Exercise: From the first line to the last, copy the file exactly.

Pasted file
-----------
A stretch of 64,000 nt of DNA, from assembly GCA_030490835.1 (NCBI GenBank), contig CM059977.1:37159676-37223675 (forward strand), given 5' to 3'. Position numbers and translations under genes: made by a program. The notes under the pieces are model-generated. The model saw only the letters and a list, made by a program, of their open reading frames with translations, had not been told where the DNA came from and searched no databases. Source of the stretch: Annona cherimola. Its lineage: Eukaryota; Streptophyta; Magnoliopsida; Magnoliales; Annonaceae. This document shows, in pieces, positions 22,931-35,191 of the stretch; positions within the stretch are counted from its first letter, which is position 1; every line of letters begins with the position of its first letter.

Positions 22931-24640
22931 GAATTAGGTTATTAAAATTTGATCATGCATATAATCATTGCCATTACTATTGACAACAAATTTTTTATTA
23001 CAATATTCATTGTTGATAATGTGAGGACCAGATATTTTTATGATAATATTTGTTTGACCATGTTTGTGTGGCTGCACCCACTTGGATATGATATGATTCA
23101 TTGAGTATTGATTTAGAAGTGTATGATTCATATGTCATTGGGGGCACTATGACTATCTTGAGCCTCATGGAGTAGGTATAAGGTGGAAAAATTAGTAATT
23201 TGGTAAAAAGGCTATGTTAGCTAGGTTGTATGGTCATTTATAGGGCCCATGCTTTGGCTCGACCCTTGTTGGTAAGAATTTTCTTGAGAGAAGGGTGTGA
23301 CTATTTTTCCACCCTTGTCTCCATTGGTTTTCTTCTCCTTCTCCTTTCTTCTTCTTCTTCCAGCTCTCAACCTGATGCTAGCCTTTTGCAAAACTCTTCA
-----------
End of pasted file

A stretch of 64,000 nt of DNA, from assembly GCA_030490835.1 (NCBI GenBank), contig CM059977.1:37159676-37223675 (forward strand), given 5' to 3'. Position numbers and translations under genes: made by a program. The notes under the pieces are model-generated. The model saw only the letters and a list, made by a program, of their open reading frames with translations, had not been told where the DNA came from and searched no databases. Source of the stretch: Annona cherimola. Its lineage: Eukaryota; Streptophyta; Magnoliopsida; Magnoliales; Annonaceae. This document shows, in pieces, positions 22,931-35,191 of the stretch; positions within the stretch are counted from its first letter, which is position 1; every line of letters begins with the position of its first letter.

Positions 22931-24640
22931 GAATTAGGTTATTAAAATTTGATCATGCATATAATCATTGCCATTACTATTGACAACAAATTTTTTATTA
23001 CAATATTCATTGTTGATAATGTGAGGACCAGATATTTTTATGATAATATTTGTTTGACCATGTTTGTGTGGCTGCACCCACTTGGATATGATATGATTCA
23101 TTGAGTATTGATTTAGAAGTGTATGATTCATATGTCATTGGGGGCACTATGACTATCTTGAGCCTCATGGAGTAGGTATAAGGTGGAAAAATTAGTAATT
23201 TGGTAAAAAGGCTATGTTAGCTAGGTTGTATGGTCATTTATAGGGCCCATGCTTTGGCTCGACCCTTGTTGGTAAGAATTTTCTTGAGAGAAGGGTGTGA
23301 CTATTTTTCCACCCTTGTCTCCATTGGTTTTCTTCTCCTTCTCCTTTCTTCTTCTTCTTCCAGCTCTCAACCTGATGCTAGCCTTTTGCAAAACTCTTCA